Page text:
The Network for Public Health Law is hosting a webinar, Radiological Legal Preparedness: Considerations, Research, and Lessons Learned, on Thursday, July 23, 2015 from 12:30–2:00 pm (ET). This free webinar will provide an overview of state authorities to isolate, quarantine, and restrict the movement of individuals contaminated or potentially contaminated with radiation. Learn more or register here.
Heroin use has increased across the US among men and women, most age groups, and all income levels. The latest CDC Vital Signs presents information about how the federal government, states, and health care providers can play a central role in prevention, treatment, and recovery efforts for this growing epidemic. Join staff from CDC, US Food and Drug Administration, Washington State Department of Labor and Industries, Vermont Department of Health, and Boston University School of Medicine for the next Vital Signs Town Hall Teleconference, “Addressing the Current Heroin Abuse and Overdose Epidemic: The Role of States and Localities,” today, July 14, at 2:00 pm (EDT).
Every 13 seconds an older US adult is treated for injuries from a fall. And every 20 minutes, an older adult dies from one of these falls. To help prevent these injuries and deaths, CDC created the STEADI initiative and online training. STEADI provides established clinical guidelines and proven interventions aimed at reducing falls in older Americans, so they can stay healthy, active, and independent longer.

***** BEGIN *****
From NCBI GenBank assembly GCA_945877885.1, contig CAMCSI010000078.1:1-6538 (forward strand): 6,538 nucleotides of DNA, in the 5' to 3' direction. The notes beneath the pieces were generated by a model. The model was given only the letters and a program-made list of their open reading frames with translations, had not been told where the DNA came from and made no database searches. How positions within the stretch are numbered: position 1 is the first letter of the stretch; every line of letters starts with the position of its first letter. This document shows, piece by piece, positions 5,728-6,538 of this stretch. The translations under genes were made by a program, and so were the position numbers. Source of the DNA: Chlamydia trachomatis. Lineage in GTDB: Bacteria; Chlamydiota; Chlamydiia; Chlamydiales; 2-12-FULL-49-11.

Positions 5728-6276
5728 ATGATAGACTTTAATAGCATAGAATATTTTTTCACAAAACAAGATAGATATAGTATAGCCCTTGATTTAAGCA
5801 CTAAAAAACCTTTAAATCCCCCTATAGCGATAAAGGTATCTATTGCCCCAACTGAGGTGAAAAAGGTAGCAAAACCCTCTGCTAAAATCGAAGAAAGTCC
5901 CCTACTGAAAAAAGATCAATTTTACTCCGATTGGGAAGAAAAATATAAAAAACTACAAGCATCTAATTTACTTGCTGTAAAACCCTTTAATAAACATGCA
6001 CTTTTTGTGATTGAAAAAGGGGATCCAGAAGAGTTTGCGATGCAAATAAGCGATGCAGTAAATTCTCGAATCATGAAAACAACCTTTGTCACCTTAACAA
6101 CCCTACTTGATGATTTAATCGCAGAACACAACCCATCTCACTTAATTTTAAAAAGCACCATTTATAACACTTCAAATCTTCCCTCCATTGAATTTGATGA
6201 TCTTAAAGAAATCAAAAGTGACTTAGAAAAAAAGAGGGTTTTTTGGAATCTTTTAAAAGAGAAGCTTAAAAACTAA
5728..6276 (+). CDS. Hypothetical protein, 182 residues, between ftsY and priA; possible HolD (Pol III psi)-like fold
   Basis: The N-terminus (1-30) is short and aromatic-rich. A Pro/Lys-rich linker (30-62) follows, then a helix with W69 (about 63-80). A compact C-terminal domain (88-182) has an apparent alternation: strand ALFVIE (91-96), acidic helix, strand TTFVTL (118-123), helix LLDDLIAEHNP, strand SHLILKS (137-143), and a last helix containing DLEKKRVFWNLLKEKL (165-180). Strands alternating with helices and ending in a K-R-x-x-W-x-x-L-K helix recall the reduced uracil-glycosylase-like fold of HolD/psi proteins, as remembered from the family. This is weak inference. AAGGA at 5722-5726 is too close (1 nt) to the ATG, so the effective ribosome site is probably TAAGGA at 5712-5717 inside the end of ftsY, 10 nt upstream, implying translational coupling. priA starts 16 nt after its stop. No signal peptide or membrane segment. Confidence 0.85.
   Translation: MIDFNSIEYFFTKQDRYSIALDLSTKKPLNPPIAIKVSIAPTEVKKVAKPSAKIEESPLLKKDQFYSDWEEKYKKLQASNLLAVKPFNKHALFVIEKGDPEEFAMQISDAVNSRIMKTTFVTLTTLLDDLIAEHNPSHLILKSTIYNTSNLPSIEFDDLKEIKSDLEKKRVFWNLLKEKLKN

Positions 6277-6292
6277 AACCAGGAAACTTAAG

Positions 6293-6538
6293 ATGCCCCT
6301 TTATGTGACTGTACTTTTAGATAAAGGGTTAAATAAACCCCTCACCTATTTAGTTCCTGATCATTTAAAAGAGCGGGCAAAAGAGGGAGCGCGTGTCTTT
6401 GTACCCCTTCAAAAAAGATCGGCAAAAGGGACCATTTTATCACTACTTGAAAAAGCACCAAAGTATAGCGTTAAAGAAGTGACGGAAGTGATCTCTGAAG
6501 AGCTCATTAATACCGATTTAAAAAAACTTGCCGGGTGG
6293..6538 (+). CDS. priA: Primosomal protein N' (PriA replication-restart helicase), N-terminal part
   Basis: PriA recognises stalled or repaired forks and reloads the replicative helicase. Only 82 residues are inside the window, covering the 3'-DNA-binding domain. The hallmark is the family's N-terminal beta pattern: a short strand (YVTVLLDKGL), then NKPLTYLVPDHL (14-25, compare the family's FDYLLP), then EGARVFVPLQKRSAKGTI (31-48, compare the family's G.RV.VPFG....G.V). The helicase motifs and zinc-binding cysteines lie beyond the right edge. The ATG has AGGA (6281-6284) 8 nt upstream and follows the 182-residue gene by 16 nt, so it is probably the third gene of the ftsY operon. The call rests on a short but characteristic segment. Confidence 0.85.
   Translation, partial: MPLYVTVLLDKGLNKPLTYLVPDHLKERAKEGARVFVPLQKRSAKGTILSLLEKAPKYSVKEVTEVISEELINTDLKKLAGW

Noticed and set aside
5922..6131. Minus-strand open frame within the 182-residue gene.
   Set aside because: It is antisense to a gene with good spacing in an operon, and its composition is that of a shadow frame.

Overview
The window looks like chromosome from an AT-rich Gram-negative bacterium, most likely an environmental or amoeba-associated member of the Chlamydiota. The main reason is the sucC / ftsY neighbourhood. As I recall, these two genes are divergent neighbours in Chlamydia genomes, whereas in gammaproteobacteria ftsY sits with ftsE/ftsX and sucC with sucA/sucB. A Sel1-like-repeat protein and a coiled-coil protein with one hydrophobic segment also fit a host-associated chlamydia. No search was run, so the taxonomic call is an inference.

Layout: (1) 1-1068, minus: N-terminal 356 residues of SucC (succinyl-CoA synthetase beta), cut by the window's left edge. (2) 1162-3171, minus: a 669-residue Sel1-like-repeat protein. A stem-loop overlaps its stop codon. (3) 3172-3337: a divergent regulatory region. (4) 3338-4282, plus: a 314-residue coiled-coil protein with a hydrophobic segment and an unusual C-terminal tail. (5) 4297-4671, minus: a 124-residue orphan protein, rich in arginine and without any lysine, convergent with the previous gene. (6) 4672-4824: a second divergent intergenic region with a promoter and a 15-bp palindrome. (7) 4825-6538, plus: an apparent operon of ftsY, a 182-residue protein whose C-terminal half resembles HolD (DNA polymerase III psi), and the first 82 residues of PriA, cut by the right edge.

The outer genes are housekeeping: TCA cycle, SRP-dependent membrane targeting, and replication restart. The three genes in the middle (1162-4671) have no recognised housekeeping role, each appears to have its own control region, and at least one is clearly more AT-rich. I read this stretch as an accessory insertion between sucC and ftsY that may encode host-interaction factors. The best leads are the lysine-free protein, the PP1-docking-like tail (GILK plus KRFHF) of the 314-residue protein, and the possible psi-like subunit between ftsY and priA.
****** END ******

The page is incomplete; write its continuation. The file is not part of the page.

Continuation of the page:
Since the Ebola outbreak began in 2014, CDC has sent more than 1,200 experts in various disciplines to Guinea, Liberia, Sierra Leone, and surrounding countries. Today, CDC is releasing a multimedia report, The Road to Zero: CDC’s Response to the West African Ebola Epidemic, 2014–2015, describing the experiences of the agency’s Ebola responders. The report highlights CDC employees’ work testing blood samples in field laboratories, traveling remote trails and rivers to track case contacts, teaching Ebola prevention strategies in local communities, protecting borders by screening and monitoring travelers, and strengthening hospital infection control practices.
Three out of 4 American adults—including 7 in 10 cigarette smokers—favor raising the minimum age of sale for all tobacco products to 21. In most states, the minimum age of sale for tobacco is 18; however, several states, cities, and counties across the US have adopted laws raising the minimum age. Read more about these and other CDC findings reported in a new article published in the American Journal of Preventive Medicine.
According to a July 3, 2015 MMWR report, sodium intake in the United States is still much higher than recommended. Increased sodium is an important risk factor for hypertension. In 2013, among 26 states, the District of Columbia, and Puerto Rico, the median prevalence of taking action to reduce sodium intake was 51%, ranging from 39% to 73%. These data highlight the opportunity to increase the proportion of health professionals who advise their patients to reduce sodium intake.
A drug available from the CDC Drug Service helped treat the first American since 1978 to survive illness from Naegleria fowleri, a brain-eating ameba found in untreated, warm freshwater. These special drugs are kept onsite at CDC and are acquired from the drug manufacturer, as needed.